f
f
0.5392
0.5252
0.6281
0.4888
0.3958
0.4504
0.5916
0.7293
0.7426
0.7883
0.8037
0.7837
-0.3177
-0.0986
0.1032
0,0426
0.1032
0.2071
0.2677
-0.0973
-0.2952
-0.2361
0.0279
0.2212
0.1132
0.0840
0.2916
0.2948
0.2554
0.2129
0.2126
0.2416
0.2085
0.1625
0.1500
0.1841
3.0
2.4
3.0
3.7
3.7
3.9
2.7
2.8
3.9
4.3
4.9
3.7
n(/~'~2
b
z
)
Ni(1)
Ni(2)
F(1)
F(2)
F(3)
O(1)
0(2)
0(3)
0(4)
N(1)
N(2)
N(3)
N(4)
N(5)
N(6)
C(I)
C(2)
C(3)
C(4)
C(5)
C(6)
C(7)
C(8)
C(9)
C(10)
C(ll)
C(12)
C(13)
C(14)
C(15)
C(16)
C(17)
C(18)
C(19)
C(20)
C(21)
C(22)
C(23)
C(24)
C(25)
C(26)
C(27)
C(28)
C(29)
C(30)
H( 1)
H(2)
H(3)
H(4)
H(5)
H(6)
H(7)
H(8)
H(9)
H(10)
H(I1)
H(12)
H(13)
H(14)
H(15)
H(16)
H(17)
H(18)
c
f
f
f
f
f
f
e
f
f
f
f
f
f
f
f
f
f
f
f
f
f
f
f
f
f
f
f
f
f
f
f
f
f
f
f
f
f
f
f
f
f
f
f
f
f
f
f
f
f
f
f
f
f
f
f
f
f
f
f
f
f
f
3/4
0.53161(4)
0.7744(3)
0.4977(3)
0.5632(3)
0.4276(3)
0.6225(4)
3/4
0.6403(3)
0.6584(4)
0.4049(4)
0.5277(4)
0.5370(4)
0.6224(4)
0.7563(4)
0.6793(4)
0.7628(4)
0.8244(4)
0.8027(4)
0.7190(4)
0.3805(5)
0.2972(5)
0.2362(5)
0.2638(5)
0.3463(5)
0.4639(5)
0.4590(6)
0.5247(6)
0.5900(6)
0.5905(5)
0.5477(5)
0.5555(7)
0.5534(6)
0.5416(4)
0.5336(4)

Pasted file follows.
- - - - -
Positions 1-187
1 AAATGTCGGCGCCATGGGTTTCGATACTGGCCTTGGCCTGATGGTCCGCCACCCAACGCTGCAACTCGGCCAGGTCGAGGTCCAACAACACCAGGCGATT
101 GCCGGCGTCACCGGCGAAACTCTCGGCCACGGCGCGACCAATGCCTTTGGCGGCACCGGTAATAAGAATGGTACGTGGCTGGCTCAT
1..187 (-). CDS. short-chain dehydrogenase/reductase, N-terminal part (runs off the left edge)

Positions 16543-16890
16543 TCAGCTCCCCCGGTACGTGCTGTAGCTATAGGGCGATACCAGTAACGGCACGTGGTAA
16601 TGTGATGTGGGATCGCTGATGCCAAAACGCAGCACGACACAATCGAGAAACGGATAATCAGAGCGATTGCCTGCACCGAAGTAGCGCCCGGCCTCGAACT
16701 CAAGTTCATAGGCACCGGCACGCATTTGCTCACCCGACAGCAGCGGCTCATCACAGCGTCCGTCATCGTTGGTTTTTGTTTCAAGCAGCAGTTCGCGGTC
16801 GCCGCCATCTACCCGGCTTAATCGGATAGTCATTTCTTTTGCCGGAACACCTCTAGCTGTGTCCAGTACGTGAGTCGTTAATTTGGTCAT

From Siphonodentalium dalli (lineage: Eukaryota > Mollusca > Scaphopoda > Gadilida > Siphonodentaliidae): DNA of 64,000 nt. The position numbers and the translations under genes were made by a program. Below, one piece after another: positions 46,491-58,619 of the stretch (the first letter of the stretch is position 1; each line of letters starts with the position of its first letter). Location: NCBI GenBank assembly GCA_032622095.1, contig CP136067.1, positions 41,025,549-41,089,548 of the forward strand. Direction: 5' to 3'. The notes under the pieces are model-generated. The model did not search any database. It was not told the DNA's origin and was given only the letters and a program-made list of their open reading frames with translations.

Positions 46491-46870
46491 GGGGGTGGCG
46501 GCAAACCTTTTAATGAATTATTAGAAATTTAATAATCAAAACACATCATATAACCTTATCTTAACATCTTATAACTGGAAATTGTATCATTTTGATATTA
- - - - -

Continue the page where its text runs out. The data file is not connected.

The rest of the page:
0.5911(5)
0.5083(6)
0.4536(4)
0.4856(5)
0.5702(5)
0.7447(5)
0.7535(6)
0.7784(7)
0.7887(8)
0.7770(6)
0.6367
0.7763
0.8810
0.8440
0.7045
0.4218
0.2823
0.1788
0.2242
0.3629
0.4192
0.4126
0.5239
0.6348
0.6359
0.5497
0.5626
0.5598
1/4
0.2559(1)
0.0804(5)
0.4031(5)
0.1126(5)
0.4168(8)
0.0639(8)
0.268(3)
0.4892(7)
0.2974(7)
0.2065(7)
0.4472(8)
0.0611(7)
0.1936(7)
0.0784(8)
0.3918(8)
0.412(1)
0.329(1)
0.230(1)
0.2176(8)
0.148(1)
0.124(1)
0.160(!)
0.217(!)
0.239(1)
0.545(!)
0.675(I)
0.701(1)
0.598(1)
0.472(1)
0.079(1)
-0.050(1)
-0.198(1)
-0.2158(8)
-0.085(1)
0.127(1)
0.090(1)
0.124(1)
0.187(1)
0.2220(9)
-0.071(1)
-0.190(i)
-0.155(1)
-0.000(I)
0.114(!)
0.4469
0.4810
0.3398
0.1716
0.1500
0.1211
0.0840
0.1462
0.2416
0.2784
0.5259
0.7431
0.7898
0.6141
0.4003
0.1812
-0.0358
-0.2866
1/4
0.08685(1)